Internet use and the number of connected devices continue to increase, but so do cyber threats. Parliament has approved new legislation to improve your security.
Activities by cybercriminals are increasing in complexity and sophistication. On Tuesday 12 March, MEPs voted in favour of the cybersecurity act which aims to improve the European response to the increasing number of cyber threats by strengthening the role of the European Agency for Network and Information Security (Enisa) and establishing a common cybersecurity certification framework.
Angelika Niebler, the MEP responsible for steering the plans through Parliament, said they wanted to tackle two issues. "The first issue relates to the increasing number of attacks on our critical infrastructure, which means on all aspects of our daily lives - electricity, communication, water etc.," said the German member of the EPP group. "The second issue relates to the increasing number of internet of things devices and the user’s mistrust in the safety and privacy of their devices."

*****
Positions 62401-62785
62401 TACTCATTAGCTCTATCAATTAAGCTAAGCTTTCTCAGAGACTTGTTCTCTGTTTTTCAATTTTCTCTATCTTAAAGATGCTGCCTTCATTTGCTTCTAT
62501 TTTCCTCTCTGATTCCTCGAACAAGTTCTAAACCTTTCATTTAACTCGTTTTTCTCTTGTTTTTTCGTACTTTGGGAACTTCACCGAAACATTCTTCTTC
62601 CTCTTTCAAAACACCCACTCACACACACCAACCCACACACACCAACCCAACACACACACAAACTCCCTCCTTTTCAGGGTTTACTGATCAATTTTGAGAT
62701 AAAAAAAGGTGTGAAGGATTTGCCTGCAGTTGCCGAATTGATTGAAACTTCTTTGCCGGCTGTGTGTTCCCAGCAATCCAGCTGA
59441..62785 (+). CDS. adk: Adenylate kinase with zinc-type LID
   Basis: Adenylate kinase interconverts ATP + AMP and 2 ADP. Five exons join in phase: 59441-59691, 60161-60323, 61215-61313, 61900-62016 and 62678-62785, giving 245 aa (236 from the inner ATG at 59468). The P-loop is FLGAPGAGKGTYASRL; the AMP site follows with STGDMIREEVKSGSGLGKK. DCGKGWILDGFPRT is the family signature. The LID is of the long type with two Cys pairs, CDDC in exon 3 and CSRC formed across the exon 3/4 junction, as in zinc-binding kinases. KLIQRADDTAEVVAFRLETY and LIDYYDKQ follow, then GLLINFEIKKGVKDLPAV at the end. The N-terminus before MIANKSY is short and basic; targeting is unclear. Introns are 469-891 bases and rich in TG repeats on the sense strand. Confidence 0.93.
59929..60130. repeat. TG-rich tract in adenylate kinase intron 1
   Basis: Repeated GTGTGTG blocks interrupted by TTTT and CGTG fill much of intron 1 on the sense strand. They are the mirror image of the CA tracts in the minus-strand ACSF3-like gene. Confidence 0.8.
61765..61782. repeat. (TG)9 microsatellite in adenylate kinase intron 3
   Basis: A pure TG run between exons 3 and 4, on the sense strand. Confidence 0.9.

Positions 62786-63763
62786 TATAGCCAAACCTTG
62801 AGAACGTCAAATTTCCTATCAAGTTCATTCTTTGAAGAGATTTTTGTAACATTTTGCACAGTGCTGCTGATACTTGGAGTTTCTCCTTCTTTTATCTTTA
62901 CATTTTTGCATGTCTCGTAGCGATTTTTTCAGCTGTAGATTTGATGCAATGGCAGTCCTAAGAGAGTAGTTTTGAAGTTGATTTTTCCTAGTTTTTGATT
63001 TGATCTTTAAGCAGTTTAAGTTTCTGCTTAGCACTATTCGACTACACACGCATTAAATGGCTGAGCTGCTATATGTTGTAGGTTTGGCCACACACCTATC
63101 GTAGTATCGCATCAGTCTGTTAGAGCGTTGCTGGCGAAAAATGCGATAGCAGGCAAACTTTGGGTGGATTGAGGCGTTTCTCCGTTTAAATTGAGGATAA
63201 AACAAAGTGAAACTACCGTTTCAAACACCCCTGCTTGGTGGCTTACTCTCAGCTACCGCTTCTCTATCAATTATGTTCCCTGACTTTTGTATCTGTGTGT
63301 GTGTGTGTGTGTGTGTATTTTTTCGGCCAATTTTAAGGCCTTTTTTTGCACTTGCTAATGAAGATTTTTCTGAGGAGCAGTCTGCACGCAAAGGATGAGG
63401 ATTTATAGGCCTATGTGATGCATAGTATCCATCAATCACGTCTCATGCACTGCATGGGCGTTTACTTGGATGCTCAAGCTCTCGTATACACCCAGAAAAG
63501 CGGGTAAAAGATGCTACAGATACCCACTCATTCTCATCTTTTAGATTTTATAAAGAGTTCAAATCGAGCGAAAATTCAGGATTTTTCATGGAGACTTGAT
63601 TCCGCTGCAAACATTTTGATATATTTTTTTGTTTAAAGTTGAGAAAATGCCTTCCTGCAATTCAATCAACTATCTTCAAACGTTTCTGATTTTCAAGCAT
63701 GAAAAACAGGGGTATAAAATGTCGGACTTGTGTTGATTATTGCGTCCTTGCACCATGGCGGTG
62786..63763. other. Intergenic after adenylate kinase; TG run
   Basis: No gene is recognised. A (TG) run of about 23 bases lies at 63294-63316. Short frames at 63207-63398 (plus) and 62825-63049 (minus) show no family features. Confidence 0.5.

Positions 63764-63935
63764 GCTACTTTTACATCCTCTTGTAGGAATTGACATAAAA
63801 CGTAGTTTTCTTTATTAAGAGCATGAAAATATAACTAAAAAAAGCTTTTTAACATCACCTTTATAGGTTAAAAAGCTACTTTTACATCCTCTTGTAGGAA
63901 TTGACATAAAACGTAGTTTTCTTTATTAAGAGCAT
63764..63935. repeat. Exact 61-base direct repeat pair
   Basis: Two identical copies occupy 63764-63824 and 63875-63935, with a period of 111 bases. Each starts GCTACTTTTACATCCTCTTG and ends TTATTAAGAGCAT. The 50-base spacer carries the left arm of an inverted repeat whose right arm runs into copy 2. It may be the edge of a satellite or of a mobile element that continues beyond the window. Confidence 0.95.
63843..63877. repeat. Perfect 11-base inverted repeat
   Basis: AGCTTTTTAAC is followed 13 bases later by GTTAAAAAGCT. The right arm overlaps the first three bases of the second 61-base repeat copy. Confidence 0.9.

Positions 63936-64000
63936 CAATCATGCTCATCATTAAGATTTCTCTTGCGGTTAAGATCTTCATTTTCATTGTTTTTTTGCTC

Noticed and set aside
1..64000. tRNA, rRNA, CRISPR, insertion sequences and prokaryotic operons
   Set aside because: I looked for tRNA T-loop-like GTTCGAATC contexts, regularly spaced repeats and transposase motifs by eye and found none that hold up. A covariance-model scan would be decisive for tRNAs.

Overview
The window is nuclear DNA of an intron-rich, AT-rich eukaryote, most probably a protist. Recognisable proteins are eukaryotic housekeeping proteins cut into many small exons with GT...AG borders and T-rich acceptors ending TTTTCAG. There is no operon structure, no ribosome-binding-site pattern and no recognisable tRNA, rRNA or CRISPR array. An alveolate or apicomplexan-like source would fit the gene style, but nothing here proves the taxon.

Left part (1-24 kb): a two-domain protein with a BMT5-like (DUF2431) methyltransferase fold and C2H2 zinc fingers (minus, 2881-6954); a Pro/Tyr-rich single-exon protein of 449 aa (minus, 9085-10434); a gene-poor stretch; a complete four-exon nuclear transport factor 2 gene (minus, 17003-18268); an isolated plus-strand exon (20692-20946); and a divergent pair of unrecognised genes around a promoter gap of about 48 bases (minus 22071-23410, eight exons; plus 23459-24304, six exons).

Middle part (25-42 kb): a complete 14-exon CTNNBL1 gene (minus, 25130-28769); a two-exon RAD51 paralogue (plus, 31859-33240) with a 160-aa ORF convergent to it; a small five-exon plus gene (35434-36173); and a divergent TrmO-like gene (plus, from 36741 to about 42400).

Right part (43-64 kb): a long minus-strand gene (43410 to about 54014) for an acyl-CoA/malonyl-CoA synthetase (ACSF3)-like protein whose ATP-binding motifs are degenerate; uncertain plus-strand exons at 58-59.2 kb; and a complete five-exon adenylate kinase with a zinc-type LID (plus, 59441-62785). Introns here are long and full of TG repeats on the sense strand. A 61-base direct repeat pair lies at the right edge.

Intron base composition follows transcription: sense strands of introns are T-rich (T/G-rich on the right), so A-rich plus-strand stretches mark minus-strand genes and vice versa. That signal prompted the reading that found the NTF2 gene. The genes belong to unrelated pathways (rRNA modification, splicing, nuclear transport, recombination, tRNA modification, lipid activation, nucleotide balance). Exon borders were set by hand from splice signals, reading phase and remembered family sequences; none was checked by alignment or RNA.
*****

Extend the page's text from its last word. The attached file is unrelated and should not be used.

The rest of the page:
Under the plans Enisa will get more staff and funding, while cybersecurity cooperation between EU countries will be intensified. There will be standardised certification for IT equipment across Europe. Initially certification is voluntary. By 2023 the European Commission will evaluate to what extent the scheme should become mandatory.
In addition, internet users will benefit from better information, which they can use to boost their security. According to a recent Eurobarometer survey, 87% of people in the EU regard cybercrime as an important challenge to the EU’s internal security and a majority are concerned about being victims. With the new rules in place, users will have recommendations on secure configurations and maintenance of their devices, availability and duration of updates and known vulnerabilities.
"The 2017 WannaCry cyberattack, which paralysed more than 200,000 IT systems across the EU at the same time, has shown that we need European initiatives to increase cybersecurity," said Niebler. "With the cybersecurity act, we have now laid the foundation for this. Europe could soon become the leading force in cybersecurity."